“Good point about the poor people in flashy cars. That’s one of my biggest beefs about leases…they enable people to drive cars that they can’t afford.”
A perfect example of this syndrome is an old acquaintance of mine from high school days, whom I see occasionally. While our salaries during our working years were very similar, and our retirement benefits are almost the same (his actually a bit higher than mine), our financial positions are very different.
I pay cash for my mid-priced cars, maintain them better than the mfr specifies, and tend to drive them for 9 or 10 years–by which time I have saved enough to pay cash for my next car. This other guy gets a new Cadillac–on lease–every 3 years or so.
My mortgage is paid off–early.
He rents a small apartment in a sketchy neighborhood.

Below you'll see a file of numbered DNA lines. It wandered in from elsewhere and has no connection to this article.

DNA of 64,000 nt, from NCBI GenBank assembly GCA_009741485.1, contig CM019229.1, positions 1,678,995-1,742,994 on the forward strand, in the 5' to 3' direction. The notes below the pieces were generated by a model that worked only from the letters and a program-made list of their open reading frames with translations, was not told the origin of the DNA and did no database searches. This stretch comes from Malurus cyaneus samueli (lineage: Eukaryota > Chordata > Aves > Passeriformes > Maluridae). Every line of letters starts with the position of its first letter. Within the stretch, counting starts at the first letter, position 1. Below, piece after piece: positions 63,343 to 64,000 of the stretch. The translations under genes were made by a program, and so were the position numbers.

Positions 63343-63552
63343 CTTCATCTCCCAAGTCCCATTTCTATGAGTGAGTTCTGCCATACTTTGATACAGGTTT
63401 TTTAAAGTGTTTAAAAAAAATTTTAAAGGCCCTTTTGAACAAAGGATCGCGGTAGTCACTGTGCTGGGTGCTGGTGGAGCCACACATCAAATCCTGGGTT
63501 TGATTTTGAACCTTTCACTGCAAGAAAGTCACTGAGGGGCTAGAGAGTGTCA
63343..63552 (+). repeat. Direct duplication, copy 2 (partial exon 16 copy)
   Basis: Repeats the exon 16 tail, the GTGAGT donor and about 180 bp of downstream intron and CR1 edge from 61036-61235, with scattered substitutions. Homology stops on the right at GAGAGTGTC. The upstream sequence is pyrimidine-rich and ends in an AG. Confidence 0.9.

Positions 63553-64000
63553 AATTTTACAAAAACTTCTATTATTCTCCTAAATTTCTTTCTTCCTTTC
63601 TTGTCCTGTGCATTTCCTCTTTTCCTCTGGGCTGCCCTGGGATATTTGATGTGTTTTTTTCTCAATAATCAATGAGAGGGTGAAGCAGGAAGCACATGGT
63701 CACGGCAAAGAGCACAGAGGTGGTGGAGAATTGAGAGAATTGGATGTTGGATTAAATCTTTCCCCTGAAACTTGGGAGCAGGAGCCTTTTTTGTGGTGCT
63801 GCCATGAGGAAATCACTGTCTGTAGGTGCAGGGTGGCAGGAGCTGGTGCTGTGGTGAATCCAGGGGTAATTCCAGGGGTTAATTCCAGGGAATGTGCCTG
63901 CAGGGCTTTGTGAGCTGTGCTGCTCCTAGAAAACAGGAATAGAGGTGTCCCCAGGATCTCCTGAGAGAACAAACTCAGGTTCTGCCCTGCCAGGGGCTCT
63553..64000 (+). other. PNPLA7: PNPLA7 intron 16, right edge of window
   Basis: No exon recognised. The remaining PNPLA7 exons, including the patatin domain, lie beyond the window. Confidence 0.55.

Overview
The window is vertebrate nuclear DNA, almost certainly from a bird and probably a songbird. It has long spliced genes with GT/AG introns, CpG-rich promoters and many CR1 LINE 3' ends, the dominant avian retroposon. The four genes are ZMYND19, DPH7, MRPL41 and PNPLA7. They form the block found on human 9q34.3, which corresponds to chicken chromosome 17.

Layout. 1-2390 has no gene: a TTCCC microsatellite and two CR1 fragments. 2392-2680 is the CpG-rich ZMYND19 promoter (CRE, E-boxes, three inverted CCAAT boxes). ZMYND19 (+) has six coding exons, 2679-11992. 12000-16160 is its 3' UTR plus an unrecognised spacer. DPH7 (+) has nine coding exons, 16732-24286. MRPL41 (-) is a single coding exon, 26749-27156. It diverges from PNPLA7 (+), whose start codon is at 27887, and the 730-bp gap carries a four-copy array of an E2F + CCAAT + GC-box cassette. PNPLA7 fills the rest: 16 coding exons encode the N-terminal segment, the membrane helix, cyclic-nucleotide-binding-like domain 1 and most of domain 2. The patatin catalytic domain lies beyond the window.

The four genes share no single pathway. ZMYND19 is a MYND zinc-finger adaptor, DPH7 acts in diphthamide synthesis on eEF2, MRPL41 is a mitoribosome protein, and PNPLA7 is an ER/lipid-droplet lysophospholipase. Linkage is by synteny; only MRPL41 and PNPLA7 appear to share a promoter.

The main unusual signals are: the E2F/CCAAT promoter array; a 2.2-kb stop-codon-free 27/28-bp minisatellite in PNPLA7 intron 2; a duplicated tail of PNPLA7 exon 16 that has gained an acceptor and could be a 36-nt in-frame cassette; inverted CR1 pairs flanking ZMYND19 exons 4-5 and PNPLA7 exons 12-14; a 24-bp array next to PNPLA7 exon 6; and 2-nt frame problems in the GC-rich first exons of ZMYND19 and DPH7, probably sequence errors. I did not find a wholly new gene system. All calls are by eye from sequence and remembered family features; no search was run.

There are other differences, but suffice it to say that I am in a much more comfortable position than he is.
What made the difference between my situation and his?
He has had the “gambling monkey” on his back for at least 50 years, and I would rather eat dirt than go to a gambling casino, whereas he goes to casinos at least a couple of times each month.
This guy can no more afford the fancy car that he drives than he can afford any other luxury, but, as he told me…“When I pull up to the hotel in Atlantic City, it is very important that I am driving a flashy car”. And, as you probably guessed, Atlantic City is where he leaves most of his money. But…he gets to drive away in a flashy car, even if he has no money in his wallet when he leaves.
It all comes down to a question of values, I suppose.